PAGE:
Bottom line:  When creating a support action team to solve a problem, set it up for success.  Select people whose skills complement one another, select a clear leader, and make clear the team's mission and vision.  Don't settle for chaos.

Tuesday, October 13, 2015

Taking New Steps Also Involves Fundamentals

It is always very interesting to obtain a client's perspective on the market research needs of the business and what are the pluses and minuses of that client's approach.  While I exist to help fill the gaps or provide guidance on doing so it is essential for those like me to assess trends in gaps.  One long standing one is taking leaps of faith on new business development.

This week I worked with a client who operates a physical location in an extremely competitive line of business.  They are doing well enough that they've survived the first challenging year and are even considering opening a second location.  That's where the story gets interesting.

The business owners do well enough with competitive intelligence to be aware of alternative choices, their pricing, service quality and so on.  They have done secret shopping and stay top of social media in their field.  However, their consideration of a second location has apparently not involved significant site evaluation (I'd say they are picking based on proximity to others in the same line of work) and, worrisomely, hunches.  They told me they are looking at not only a second location but one that involves an entirely different type of product.  The supporting justifications were (a) we like this product ourselves and (b) there's one sort of like it in the nearby city.

No! no! no!  For something like this we must return to a business plan and do a sober, objective assessment of the market for the new location and new product.  Can this be supported by the market? what impact might it have on the existing store?  Where are existing customers coming from? and more.

Bottom line: every new step in business development must be taken with the same thought, care and analysis as the original opening.  Thorough market research is needed to assess location, product line, competition, and customers.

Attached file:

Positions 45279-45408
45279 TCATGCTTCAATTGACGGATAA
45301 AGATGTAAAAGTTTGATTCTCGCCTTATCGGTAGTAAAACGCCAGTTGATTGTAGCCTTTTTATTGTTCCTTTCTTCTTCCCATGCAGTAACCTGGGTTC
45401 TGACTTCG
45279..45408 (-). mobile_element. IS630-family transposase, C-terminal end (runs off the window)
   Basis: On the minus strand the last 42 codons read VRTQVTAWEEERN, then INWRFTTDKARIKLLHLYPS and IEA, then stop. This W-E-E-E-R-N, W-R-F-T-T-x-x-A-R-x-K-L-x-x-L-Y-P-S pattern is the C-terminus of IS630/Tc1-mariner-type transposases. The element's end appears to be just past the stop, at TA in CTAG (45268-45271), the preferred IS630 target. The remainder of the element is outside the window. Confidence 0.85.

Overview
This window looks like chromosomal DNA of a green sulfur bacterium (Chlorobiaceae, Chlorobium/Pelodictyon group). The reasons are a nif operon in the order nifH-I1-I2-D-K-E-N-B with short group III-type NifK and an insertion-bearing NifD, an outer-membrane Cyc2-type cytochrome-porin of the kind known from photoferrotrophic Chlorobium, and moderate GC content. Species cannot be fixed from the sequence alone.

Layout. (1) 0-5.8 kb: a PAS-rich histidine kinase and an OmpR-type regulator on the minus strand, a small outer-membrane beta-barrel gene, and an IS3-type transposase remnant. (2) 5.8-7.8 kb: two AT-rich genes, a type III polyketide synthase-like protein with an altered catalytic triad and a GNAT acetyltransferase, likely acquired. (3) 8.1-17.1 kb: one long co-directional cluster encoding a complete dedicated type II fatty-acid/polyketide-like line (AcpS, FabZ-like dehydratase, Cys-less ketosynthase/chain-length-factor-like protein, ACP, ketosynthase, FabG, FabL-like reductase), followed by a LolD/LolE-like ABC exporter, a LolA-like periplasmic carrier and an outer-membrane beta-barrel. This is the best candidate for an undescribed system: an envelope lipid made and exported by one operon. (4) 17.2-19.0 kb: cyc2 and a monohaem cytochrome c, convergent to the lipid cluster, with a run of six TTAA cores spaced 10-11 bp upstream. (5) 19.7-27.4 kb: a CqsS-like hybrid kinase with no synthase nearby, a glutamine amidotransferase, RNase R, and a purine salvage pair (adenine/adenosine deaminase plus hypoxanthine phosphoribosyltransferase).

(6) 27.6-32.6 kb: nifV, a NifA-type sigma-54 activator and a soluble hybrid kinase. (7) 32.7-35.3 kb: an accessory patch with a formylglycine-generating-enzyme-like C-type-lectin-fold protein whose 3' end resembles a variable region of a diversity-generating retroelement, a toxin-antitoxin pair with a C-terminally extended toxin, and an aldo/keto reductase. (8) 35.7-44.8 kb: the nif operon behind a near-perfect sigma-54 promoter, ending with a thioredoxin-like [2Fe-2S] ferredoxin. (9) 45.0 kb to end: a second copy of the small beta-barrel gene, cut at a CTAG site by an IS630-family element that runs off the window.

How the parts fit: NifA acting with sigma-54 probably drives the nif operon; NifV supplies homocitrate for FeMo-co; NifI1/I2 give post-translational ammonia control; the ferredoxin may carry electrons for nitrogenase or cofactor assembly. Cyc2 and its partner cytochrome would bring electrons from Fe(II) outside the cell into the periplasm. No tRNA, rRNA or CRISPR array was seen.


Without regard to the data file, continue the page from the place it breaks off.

Thursday, October 8, 2015

Local Elections Make a Statement About Marketing

In my city we held elections for local officeholders.  And this election taught, as they all do, important lessons about marketing small businesses.

Consider that local politicians are definitely local businesses: they have customers (voters), are selling a product (themselves), they have a brand, often employees (campaign team) and are concerned about their ROI (campaigning to maximize votes).  And like so many small businesses, the local politician wears many hats when doing business. Often too many!

Good promotion that emphasizes the brand, meaningful differences with competitors, and is focused on the advantages of the product are critical in making a successful sale.  Those that unduly focus on the alleged weaknesses of competitors risk going out of business (losing the election.)

In my City Council district the incumbent did very well protecting his brand, making direct sales, and focusing relentlessly on his own product strengths and advantages.  His competitor started on such a path but impatient to optimize his ROI chose to focus mainly on the incumbent.  And misstated facts.  And alienated potential customers.  The challenger lost in a landslide.

Even worse, I engaged campaign operatives in conversation at a polling station who did not understand their own product.  Their party endorsed the challenger on a party identification basis.  The "employees" had no idea what the candidate stood for, opposed, and in one case, what the candidate's name was.  They projected a very poor image of the product.

Bottom line: observe other kinds of small businesses, even if they seem remotely far from "business".  Be mindful of brand equity, targeted marketing, and employees who are the front face of your business.  Don't try to "lose" an "election."!